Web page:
Review: Samsung Galaxy Note for AT&T
The Galaxy Note is absurdly large. It dwarfs any other phone you've ever seen or used. As with many of Samsung's Galaxy-class devices, it is a rather conservative looking device, with clean lines, plenty of black (or white,) and plastic materials all the way around. Sitting on a table or a desk by itself, it doesn't look so large, but if it's near anything else, the scale of the Note becomes readily apparent: It is one huge phone.
I can't even come close to wrapping my large hands around it. It's also weighty. I'd say that most guys won't have a problem sticking the Galaxy Note into their pants pocket, but women might depending on the cut of their clothes. Due to its size, it is not easy to retrieve from the depths of your jeans, though. It takes some effort to dig it out.
Click a thumbnail above for a larger view.
The overall feel is that the Galaxy Note is a dense device, and the quality of manufacture is good. Nothing is creaky or loose.
The screen is massive and consumes the lion's share of the Galaxy Note's front face. There are four capacitive keys below the display for the standard Android controls, and you can see the light and proximity sensors, as well as the user-facing camera next to the AT&T logo near the top.
The volume toggle is on the left side of the Galaxy Note. It’s easy to find and has a good feel to it; I liked the travel and feedback. The micro-USB port is on the bottom. The lock button is on the right edge of the Note, very close to the top. It has a feel similar to the volume toggle. The 3.5mm headset jack is all by itself on the top of the Note.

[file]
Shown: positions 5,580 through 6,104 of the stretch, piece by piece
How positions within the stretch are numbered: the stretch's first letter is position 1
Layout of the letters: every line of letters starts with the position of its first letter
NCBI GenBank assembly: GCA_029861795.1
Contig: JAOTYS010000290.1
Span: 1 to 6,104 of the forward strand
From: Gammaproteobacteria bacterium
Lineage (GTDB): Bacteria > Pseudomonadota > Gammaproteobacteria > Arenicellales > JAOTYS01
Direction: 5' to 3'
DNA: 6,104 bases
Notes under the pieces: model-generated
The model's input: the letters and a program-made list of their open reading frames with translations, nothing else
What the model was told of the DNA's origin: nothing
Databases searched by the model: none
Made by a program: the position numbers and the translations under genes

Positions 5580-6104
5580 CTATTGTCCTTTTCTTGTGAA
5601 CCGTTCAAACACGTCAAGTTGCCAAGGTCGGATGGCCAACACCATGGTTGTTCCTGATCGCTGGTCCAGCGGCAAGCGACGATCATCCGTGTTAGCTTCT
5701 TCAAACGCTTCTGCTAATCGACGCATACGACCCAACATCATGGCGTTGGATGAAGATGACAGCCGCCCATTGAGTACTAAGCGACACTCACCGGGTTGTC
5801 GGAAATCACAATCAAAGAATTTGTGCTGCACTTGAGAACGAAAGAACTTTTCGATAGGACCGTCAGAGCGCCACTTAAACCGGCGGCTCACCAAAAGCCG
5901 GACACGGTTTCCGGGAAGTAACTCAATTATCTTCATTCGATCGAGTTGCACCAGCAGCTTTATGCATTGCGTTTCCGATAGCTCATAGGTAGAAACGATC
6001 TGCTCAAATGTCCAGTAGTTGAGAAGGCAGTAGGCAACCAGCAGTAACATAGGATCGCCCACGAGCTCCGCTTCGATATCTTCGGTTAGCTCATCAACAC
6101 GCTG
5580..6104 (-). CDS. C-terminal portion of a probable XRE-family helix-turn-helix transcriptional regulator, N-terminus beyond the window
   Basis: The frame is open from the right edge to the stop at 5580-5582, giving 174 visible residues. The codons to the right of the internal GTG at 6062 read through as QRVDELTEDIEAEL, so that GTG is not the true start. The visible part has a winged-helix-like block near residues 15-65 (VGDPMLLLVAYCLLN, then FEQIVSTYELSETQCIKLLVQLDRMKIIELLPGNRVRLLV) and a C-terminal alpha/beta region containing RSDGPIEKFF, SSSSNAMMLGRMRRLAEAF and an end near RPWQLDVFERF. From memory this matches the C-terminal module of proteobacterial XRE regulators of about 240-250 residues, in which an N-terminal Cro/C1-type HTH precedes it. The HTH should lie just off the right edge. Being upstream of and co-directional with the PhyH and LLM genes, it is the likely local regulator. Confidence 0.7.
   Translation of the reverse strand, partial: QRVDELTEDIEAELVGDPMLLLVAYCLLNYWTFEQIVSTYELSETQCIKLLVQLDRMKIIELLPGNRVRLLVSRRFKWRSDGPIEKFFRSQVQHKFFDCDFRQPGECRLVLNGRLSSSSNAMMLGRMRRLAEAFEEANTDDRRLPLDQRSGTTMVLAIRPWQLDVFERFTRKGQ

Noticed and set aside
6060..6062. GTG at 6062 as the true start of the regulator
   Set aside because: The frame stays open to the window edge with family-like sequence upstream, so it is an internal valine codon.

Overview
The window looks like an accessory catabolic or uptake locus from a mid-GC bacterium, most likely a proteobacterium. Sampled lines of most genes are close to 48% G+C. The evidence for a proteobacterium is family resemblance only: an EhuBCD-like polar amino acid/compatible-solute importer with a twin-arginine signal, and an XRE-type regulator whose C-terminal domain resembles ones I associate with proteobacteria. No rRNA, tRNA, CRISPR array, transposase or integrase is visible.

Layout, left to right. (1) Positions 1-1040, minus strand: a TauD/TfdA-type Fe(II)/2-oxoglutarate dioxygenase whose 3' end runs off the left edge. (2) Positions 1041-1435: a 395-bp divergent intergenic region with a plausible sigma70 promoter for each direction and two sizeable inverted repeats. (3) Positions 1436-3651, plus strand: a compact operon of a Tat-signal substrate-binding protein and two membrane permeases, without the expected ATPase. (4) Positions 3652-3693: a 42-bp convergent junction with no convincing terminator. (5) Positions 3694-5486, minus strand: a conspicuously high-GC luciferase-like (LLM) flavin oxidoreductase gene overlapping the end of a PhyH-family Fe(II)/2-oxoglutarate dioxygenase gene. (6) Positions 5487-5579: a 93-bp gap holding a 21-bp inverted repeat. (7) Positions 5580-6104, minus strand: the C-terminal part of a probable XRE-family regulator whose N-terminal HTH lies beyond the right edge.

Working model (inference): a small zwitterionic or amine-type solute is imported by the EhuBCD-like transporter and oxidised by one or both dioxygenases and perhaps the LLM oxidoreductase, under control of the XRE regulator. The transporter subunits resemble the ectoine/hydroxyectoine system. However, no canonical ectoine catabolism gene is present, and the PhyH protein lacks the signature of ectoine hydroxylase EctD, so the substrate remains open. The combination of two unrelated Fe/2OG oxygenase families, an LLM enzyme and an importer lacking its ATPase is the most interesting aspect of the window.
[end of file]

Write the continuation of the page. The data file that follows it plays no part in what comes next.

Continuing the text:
Next to the micro-USB port on the bottom, you'll notice the stylus. The stylus -- or “S-Pen” as Samsung is calling it -- is not merely a hard pointing tool. It is an active digitizer. No other device, such as a pen, will interact with the Galaxy Note's display. If you lose the S-Pen, you're going to have to buy another one to continue using the pen features (pricing not yet determined.) The stylus locks into place firmly enough that there's no fear of it falling out, but it comes out easily when nudged by your fingernail. The stylus itself is very thin and has a button for advanced actions (such as taking screen shots). Samsung actually makes sleeve for the stylus that turns it into a full-size pen (a pen-within-a-pen) so that it can be comfortably used for hours at a time.
The battery cover comes off with some assistance of your thumbnail. Truthfully, it's much more a pain to reinstall the battery cover than it is to remove it. Underneath it, you'll find the massive 2500mAh battery and can gain access the SIM and microSD card slots. You have to remove the battery to swap both cards, sadly.
The Galaxy Note's singular, defining characteristic is its sheer size. It's so big, you hardly notice anything else about it.